another year. ~

Page 17

ONWARD
SOLSTICE
SOLDIERS
While Dr. Madalyn Murray O'Hair
and Jon Murray were in Los Angeles,
California on the KABC talk show of
December 19, 1979, hosted by Michael
Jackson, an M.D. was at the station and
listened to the exchange. Meeting the
Murray-O'Hairs
afterward, she informed
them that Santa Monica called itself/'The
Christmas Story Town" and had erected,
along the main street, a dozen large
religious displays. Noting that this town
is particularly well-populated with Jews,
she questioned why a challenge had not
been made to the Christianization
of
Santa Monica once a year.
Dick James drove the M urray-O'Hairs
to Santa Monica to inspect the situation.
For about one-fourth of a mile parking
meters were covered and. parking was
prohibited along Palisades Park so that
the display could be seen. There were 14
structures, each about eight feet tall and
about twelve feet long and six feet deep.
Inside each were life-size mannequins
depicting some features of the Christian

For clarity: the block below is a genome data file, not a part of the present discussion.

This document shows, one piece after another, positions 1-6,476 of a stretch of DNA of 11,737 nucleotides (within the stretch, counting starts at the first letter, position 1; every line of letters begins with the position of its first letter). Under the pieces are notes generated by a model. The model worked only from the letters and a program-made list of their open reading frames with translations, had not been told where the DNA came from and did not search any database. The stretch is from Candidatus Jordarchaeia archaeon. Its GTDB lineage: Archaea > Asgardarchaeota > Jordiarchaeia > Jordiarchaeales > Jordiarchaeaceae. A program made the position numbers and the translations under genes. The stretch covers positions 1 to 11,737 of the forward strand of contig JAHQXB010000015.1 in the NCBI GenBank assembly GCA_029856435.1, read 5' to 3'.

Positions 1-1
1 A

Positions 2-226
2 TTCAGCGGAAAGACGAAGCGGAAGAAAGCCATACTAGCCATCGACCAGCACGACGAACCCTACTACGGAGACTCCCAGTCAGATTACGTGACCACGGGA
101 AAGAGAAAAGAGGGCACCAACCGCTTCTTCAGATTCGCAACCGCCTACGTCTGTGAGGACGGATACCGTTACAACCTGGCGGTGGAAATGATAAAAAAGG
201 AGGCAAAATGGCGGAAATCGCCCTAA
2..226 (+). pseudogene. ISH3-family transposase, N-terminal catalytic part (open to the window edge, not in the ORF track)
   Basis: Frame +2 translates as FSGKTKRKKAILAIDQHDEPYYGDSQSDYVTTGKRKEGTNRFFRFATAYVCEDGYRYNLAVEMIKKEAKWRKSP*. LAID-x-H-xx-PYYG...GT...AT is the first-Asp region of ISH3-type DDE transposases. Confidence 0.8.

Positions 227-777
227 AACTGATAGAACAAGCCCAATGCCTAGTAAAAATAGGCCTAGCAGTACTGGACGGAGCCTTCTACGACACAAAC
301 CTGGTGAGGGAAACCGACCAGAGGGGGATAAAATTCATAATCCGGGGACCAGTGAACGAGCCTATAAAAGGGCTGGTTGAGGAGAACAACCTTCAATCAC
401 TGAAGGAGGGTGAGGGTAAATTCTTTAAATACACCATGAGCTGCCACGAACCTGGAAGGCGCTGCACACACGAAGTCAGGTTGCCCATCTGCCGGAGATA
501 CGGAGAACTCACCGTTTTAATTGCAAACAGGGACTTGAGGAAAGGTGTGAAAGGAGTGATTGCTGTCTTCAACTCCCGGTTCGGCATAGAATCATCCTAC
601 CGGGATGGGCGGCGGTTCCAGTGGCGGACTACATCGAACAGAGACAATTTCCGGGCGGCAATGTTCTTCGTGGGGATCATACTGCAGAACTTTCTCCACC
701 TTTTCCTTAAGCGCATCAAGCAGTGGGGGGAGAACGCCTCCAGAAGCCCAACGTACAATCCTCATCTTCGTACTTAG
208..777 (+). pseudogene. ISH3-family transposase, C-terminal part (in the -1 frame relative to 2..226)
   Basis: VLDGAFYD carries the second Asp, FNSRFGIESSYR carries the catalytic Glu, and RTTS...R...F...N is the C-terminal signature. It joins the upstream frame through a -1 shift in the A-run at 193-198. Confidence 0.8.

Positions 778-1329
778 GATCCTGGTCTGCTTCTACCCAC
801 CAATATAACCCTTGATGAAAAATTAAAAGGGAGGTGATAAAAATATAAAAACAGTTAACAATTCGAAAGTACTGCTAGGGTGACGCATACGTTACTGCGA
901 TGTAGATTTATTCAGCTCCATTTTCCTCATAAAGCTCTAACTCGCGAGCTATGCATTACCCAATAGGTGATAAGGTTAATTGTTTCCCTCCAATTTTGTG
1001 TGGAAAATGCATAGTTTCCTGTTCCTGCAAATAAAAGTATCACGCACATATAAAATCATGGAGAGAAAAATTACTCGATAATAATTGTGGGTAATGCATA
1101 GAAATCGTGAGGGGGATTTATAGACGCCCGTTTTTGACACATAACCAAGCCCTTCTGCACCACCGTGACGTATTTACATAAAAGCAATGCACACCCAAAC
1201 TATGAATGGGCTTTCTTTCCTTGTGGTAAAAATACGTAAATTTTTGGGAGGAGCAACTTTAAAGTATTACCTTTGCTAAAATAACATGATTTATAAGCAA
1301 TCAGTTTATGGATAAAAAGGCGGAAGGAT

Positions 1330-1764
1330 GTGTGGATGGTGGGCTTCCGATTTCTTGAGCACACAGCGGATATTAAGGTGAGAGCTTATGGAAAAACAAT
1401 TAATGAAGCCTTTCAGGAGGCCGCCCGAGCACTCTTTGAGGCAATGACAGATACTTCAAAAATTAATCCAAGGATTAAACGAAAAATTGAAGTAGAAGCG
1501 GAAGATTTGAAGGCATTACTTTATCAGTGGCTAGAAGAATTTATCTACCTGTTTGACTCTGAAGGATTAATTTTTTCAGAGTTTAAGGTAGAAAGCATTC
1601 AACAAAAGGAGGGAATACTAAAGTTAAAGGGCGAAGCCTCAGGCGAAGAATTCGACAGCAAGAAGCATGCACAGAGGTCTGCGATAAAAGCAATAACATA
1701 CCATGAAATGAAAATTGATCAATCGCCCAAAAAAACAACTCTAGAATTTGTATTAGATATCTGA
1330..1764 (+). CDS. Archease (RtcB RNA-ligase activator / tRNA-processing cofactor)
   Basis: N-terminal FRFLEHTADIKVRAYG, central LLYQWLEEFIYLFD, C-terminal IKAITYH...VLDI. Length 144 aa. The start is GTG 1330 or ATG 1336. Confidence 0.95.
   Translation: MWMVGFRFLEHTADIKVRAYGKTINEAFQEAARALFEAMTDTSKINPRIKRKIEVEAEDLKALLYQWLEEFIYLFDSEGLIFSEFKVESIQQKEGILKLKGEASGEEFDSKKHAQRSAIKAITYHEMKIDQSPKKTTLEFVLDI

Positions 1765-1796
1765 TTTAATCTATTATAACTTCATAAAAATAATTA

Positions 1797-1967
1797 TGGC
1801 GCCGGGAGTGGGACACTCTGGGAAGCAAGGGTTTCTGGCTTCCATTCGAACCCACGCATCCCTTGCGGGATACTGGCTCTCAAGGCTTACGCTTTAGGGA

nativity story. Beside each was a metal
scroll indicating sponsorship.
To each
was attached electric wiring, from the city
street lighting system.
The 14 separate exhibits were labeled:
First, the Annunciation,
Luke 1:28.
Second, Joseph's Dream, Matt. 1:20.
Third, the Visitation, Luke I:42. (A
legend indicated the Roman Catholic
Church sponsored this one.)
Fourth, Caesar's Decree, Luke 2: I
(sponsored by a Catholic church).
Fifth, Rest on the Road, Luke 2:4-5
(sponsored by a Lutheran church).

Page 18

Sixth, No Room at the Inn, Luke 2:7


(sponsored by a First Christian church).
Seventh, The Nativity, Luke 2:7 (sponsored by a Roman Catholic church).
Eighth, Peace on Earth, Luke 2:8-9
(sponsored by a Methodist church).
Ninth, Herod's Court, Matt. 2:3 (sponsored by a Lutheran church).
Tenth, Three Wise Men, Matt. 2: I.
Eleventh.T'resentation
at the Temple,
Luke 2:22 (sponsored
by a Baptist
church).
Twelfth, Joseph's Warning, Matt. 1:20

March,

1980

(sponsored by a Baptist church).


Thirteenth.
Flight into Egypt, Matt.
2:14.
Fourteenth.
the Return to Nazareth,
Matt. 3:2 (sponsored
by a Lutheran
church).
It was presumed that those which did
not indicate a sponsor were a city display.
A visit to a local newspaper. the Santa
Monica Evening Outlook. resulted in a
lengthy article appearing
on the front
page: